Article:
The United Kingdom Childhood Cancer Study of exposure to domestic sources of ionising radiation: 1: radon gas


Ukcccr Study Group (Peto, J., -As A Member Of,), ; (2002) The United Kingdom Childhood Cancer Study of exposure to domestic sources of ionising radiation: 1: radon gas. British journal of cancer, 86 (11). pp. 1721-6. ISSN 0007-0920 DOI: https://doi.org/10.1038/sj.bjc.6600276

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Abstract

This paper reports the results of the United Kingdom Childhood Cancer Study relating to risks associated with radon concentrations in participants homes at the time of diagnosis of cancer and for at least 6 months before. Results are given for 2226 case and 3773 control homes. No evidence to support an association between higher radon concentrations and risk of any of the childhood cancers was found. Indeed, evidence of decreasing cancer risks with increasing radon concentrations was observed. Adjustment for deprivation score for area of residence made little difference to this trend and similar patterns were evident in all regions and in all diagnostic groups. The study suggests that control houses had more features, such as double glazing and central heating, leading to higher radon levels than case houses. Further, case houses have features more likely to lead to lower radon levels, e.g. living-rooms above ground level. Consequently the case-control differences could have arisen because of differences between houses associated with deprivation that are not adequately allowed for by the deprivation score.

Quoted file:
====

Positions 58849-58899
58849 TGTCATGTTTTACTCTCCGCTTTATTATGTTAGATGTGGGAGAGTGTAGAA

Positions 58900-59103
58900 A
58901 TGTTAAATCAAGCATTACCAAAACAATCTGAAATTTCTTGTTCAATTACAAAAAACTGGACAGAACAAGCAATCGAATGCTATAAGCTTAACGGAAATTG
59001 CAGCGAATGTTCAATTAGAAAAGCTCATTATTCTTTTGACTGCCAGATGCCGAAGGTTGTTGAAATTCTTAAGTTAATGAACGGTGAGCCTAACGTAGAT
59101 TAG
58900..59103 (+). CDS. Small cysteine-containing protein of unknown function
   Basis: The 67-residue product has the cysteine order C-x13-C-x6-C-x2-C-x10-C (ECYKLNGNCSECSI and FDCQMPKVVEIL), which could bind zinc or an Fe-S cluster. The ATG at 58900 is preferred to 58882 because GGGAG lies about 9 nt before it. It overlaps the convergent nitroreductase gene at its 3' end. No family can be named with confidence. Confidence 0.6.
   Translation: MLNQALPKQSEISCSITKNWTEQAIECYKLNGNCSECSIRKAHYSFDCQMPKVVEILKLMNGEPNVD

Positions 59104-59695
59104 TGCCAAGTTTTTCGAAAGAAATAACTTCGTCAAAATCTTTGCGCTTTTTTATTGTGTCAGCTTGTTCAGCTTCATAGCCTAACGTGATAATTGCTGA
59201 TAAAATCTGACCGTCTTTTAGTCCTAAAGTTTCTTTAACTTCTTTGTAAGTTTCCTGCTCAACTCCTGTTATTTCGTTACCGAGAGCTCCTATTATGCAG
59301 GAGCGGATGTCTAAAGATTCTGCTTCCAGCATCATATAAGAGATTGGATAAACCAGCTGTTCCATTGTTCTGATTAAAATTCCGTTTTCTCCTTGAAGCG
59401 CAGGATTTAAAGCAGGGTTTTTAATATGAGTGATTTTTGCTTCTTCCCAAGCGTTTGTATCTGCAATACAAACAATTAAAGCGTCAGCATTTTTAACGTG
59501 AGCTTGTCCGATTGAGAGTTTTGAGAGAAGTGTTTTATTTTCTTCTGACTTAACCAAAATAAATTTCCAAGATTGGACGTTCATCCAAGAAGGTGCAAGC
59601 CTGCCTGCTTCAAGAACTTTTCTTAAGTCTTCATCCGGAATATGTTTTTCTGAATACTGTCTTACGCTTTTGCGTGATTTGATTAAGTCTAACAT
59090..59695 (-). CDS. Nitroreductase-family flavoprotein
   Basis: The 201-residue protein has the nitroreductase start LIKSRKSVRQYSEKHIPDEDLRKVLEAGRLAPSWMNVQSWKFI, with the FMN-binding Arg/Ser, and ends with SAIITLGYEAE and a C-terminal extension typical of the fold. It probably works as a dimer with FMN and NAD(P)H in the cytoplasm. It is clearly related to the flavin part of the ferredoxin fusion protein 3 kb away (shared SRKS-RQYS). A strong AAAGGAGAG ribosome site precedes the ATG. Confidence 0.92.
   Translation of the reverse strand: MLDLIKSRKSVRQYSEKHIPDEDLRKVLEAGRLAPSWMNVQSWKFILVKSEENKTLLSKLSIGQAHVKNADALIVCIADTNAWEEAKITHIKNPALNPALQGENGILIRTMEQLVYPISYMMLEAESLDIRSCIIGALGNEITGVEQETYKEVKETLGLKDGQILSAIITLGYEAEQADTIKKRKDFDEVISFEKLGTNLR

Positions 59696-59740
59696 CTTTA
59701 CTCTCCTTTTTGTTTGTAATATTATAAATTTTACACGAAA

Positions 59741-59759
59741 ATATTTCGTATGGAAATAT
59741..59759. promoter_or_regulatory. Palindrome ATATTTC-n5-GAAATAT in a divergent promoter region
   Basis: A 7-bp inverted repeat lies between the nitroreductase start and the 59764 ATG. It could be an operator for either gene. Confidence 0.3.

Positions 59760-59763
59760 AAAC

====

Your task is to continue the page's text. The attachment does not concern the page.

Item Type: Article
Keywords: *Air Pollution, Indoor, Case-Control Studies, Child, Comparative Study, *Environmental Exposure, Geography, Great Britain/epidemiology, *Housing, Human, Leukemia, Radiation-Induced/*epidemiology, Neoplasms/*epidemiology, Radon/*adverse effects, Support, Non-U.S. Gov't, Air Pollution, Indoor, Case-Control Studies, Child, Comparative Study, Environmental Exposure, Geography, Great Britain, epidemiology, Housing, Human, Leukemia, Radiation-Induced, epidemiology, Neoplasms, epidemiology, Radon, adverse effects, Support, Non-U.S. Gov't
Faculty and Department: Faculty of Epidemiology and Population Health > Dept of Non-Communicable Disease Epidemiology
PubMed ID: 12087456
Web of Science ID: 176522200010
URI: http://researchonline.lshtm.ac.uk/id/eprint/15765

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